Industry & Manufacturing
The Museum's collections document centuries of remarkable changes in products, manufacturing processes, and the role of industry in American life. In the bargain, they preserve artifacts of great ingenuity, intricacy, and sometimes beauty.
The carding and spinning machinery built by Samuel Slater about 1790 helped establish the New England textile industry. Nylon-manufacturing machinery in the collections helped remake the same industry more than a century later. Machine tools from the 1850s are joined by a machine that produces computer chips. Thousands of patent models document the creativity of American innovators over more than 200 years.
The collections reach far beyond tools and machines. Some 460 episodes of the television series Industry on Parade celebrate American industry in the 1950s. Numerous photographic collections are a reminder of the scale and even the glamour of American industry.
"Industry & Manufacturing - Overview" showing 1 items.
- George Selden's dubious claim that he invented the automobile cast a shadow on the early auto manufacturing industry. His claim rested on a patent application for a "road-engine" that he had filed in 1879. A lawyer schooled in science, Selden was intrigued by the challenge of devising an engine light enough to propel a road vehicle. He designed a small, improved version of George Brayton's compression engine of 1872 and filed a patent application for "a liquid-hydrocarbon engine of the compression type" combined with broadly defined chassis components. Selden deliberately delayed issuance of the patent until 1895, when automobiles were attracting more attention. Soon a patent-pooling association of auto manufacturing companies demanded and received royalties from other manufacturers for the right to produce Selden's "invention." Henry Ford, then just entering the automobile industry, became locked in a highly-publicized legal battle with the Selden interests when his application for a license was turned down in 1903. Ford blasted monopolistic control and exploitation by the "automobile trust" and forever fixed his image as an independent businessman fighting a corporate Goliath for the good of all. Ford's victory in court raised his standing in the automotive industry and made him one of the best known businessmen in America. In 1911 the Selden patent was limited to vehicles with Brayton-type engines as modified by Selden, and his influence quickly faded.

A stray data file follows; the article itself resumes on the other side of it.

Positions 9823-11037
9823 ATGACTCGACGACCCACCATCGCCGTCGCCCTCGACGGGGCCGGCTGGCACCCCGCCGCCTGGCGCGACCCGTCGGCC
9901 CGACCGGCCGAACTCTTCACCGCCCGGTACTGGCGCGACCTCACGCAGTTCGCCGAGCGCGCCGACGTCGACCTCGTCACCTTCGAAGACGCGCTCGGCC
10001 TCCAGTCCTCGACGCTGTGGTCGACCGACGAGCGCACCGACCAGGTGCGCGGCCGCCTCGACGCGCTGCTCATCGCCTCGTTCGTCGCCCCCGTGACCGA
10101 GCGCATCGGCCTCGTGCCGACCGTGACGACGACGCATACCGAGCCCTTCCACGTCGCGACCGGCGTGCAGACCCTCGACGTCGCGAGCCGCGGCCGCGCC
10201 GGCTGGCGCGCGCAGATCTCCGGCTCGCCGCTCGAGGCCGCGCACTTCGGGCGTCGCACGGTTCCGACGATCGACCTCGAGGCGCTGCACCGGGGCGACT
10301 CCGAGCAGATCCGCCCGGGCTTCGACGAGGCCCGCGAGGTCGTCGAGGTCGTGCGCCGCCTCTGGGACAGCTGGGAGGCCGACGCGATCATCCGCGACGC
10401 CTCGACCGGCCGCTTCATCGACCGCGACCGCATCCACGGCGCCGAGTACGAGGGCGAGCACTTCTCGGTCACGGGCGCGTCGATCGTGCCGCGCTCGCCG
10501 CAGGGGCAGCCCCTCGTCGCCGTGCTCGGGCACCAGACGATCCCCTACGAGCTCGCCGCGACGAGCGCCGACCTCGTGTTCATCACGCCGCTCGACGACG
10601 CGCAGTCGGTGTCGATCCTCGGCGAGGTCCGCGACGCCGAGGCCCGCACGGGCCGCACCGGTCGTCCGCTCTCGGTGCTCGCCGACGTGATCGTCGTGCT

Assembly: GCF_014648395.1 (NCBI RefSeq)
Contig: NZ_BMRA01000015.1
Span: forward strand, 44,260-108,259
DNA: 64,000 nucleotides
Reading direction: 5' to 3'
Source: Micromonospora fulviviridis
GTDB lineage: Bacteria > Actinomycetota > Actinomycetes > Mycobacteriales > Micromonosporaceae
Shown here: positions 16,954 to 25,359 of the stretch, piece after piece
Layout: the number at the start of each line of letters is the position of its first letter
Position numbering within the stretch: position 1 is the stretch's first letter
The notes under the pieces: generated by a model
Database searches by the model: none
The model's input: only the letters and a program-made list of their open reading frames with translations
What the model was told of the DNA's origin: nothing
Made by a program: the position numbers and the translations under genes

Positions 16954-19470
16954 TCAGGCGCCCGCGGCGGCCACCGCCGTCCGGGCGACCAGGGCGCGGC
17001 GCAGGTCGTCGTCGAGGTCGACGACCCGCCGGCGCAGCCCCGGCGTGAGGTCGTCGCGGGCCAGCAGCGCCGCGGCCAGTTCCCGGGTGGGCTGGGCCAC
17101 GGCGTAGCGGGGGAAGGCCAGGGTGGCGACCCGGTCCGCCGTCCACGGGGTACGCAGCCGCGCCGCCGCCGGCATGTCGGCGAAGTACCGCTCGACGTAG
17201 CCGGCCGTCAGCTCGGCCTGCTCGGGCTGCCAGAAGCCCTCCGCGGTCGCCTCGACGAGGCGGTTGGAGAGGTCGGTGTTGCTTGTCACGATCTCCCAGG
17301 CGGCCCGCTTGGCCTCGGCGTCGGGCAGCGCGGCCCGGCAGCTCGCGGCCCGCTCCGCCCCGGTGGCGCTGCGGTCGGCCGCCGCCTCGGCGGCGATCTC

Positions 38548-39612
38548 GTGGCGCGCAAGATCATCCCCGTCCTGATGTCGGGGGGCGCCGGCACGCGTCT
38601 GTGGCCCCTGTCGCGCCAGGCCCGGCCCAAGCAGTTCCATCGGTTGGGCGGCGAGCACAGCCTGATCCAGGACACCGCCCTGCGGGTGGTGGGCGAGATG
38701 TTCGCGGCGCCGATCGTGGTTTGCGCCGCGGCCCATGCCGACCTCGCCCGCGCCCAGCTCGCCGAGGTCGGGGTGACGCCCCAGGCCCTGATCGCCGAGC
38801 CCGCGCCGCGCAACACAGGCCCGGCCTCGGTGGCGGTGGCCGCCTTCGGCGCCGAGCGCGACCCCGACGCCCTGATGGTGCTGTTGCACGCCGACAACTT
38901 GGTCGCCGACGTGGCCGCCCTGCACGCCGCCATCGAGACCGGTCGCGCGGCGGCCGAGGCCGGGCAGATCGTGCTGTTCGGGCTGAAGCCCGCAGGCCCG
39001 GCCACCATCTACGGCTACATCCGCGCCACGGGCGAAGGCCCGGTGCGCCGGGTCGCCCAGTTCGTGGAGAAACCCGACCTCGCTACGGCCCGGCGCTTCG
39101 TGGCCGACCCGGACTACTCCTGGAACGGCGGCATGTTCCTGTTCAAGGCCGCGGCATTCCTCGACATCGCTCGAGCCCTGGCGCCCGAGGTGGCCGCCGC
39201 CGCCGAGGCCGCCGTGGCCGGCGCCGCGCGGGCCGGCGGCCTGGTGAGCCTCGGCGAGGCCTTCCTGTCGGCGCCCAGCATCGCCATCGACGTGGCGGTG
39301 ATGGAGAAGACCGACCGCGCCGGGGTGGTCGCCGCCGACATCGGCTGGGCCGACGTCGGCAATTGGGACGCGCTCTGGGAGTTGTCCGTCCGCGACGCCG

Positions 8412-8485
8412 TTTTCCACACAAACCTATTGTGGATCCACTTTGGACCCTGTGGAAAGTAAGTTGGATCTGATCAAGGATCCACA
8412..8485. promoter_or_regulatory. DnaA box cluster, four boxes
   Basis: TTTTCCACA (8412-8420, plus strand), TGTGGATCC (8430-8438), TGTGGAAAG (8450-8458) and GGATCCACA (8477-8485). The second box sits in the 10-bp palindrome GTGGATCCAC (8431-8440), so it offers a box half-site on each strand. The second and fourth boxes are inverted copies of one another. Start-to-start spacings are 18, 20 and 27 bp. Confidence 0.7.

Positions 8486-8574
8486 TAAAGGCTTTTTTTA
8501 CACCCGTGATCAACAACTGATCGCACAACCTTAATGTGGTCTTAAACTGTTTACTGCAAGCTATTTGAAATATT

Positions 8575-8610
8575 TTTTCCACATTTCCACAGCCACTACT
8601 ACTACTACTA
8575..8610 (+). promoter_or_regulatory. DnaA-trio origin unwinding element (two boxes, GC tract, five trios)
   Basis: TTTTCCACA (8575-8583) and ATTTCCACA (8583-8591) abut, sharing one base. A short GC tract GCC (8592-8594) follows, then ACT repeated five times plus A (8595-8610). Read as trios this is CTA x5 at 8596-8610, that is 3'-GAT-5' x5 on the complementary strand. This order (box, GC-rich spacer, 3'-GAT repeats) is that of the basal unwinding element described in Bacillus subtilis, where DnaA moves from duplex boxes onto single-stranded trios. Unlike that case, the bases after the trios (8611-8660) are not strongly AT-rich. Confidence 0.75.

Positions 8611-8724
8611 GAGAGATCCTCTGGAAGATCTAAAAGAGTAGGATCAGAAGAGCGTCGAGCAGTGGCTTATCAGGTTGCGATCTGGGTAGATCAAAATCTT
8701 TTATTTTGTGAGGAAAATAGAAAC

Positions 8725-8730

- Currently not on view
- Date made
- patent date
- Selden, George B.
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- catalog number
- accession number
- patent number
- Data Source
- National Museum of American History, Kenneth E. Behring Center